With respect to gender, SADC has made significant progress to elevating women in decision-making positions. August 2013 was the historic appointment of Dr Stergomena Lawrence Tax from Tanzania as the first woman to assume the position of SADC Executive Secretary.
At parliament level, SADC countries are making efforts to attain 50/50 representation in all decision-making positions by 2015.
According to the SADC Gender Monitor 2013 released at the 33rd SADC Summit held in Lilongwe, Malawi, representation of women in the Lower House of Parliament ranges from more than 40 percent in Seychelles and South Africa to around 10 percent in Botswana and the DRC.
Average SADC representation by women in parliament was 25.8 percent as of mid-2013, marginally up from 20.6 percent in 2005 and 23 percent in 2011, but still short of the 50 percent target.
Six SADC countries are significantly close to the target of parity in parliament, having gone above the 30 percent threshold set previously by regional leaders for representation of women.
These are Seychelles at 43.8 percent representation of women as of 2012, South Africa (41.3 percent), Mozambique (39.2 percent), Tanzania (36 percent) and Angola (34.1 percent). Zimbabwe, since the July 2013 elections, has 31.5 percent representation in the National Assembly and 47.5 women representation in the Senate.
As the momentum builds towards the 34th SADC Summit in Victoria Falls, SADC should aim at consolidating these gains and ensure deepen integration among member states.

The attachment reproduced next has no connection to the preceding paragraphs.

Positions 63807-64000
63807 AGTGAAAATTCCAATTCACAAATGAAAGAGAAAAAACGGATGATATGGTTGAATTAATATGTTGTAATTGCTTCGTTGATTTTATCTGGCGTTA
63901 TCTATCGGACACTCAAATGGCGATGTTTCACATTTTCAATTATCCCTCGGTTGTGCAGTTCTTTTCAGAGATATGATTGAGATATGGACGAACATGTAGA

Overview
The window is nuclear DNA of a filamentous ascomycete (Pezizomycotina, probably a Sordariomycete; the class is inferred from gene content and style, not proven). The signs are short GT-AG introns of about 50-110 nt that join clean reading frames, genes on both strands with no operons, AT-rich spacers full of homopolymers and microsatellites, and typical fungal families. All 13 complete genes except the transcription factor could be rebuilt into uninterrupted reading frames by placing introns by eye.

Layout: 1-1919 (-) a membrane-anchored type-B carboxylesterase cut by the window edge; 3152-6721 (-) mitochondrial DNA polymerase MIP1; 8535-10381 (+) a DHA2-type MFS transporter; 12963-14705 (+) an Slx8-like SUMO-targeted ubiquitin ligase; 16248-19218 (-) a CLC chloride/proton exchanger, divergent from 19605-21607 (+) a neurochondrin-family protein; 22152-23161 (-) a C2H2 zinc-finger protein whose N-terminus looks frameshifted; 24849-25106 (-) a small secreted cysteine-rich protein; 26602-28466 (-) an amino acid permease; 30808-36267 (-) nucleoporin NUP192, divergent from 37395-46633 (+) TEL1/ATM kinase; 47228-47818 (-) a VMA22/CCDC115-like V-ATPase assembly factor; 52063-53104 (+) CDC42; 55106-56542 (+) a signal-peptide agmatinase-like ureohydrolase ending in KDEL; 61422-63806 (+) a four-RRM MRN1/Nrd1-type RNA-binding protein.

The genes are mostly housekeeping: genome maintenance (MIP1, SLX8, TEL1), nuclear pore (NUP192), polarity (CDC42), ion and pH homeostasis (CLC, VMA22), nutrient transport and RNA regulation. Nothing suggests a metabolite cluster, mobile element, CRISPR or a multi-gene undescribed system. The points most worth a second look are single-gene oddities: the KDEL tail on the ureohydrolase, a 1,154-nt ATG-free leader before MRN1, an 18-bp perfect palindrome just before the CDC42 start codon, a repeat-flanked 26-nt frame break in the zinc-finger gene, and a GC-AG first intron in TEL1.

The 34th SADC Summit whose theme is “SADC Strategy for Economic Transformation: Leveraging the Region’s Diverse Resources for Sustainable Economic and Social Development through Beneficiation and Value Addition” will be held from 17 to 18 August.
SADC was established on April 1, 1980 in Lusaka, Zambia, when nine independent states signed a Declaration titled “Southern Africa: Towards Economic Liberation,” whose main objectives were to reduce dependence, particularly on apartheid South Africa, as well as secure international understanding and support.
The transformation from SADCC to SADC was achieved in August 1992 in Windhoek, Namibia, when the leaders signed the SADC Declaration and Treaty.
The leaders realised that, although the coordination conference had served them well and had demonstrated the crucial need to cooperate in their development efforts, the time had come to give the organisation a more formal legal status.
There was also a need to shift the focus of the organisation from coordination of development projects to a more complex task of integrating the economies of member states. – SARDC.NET.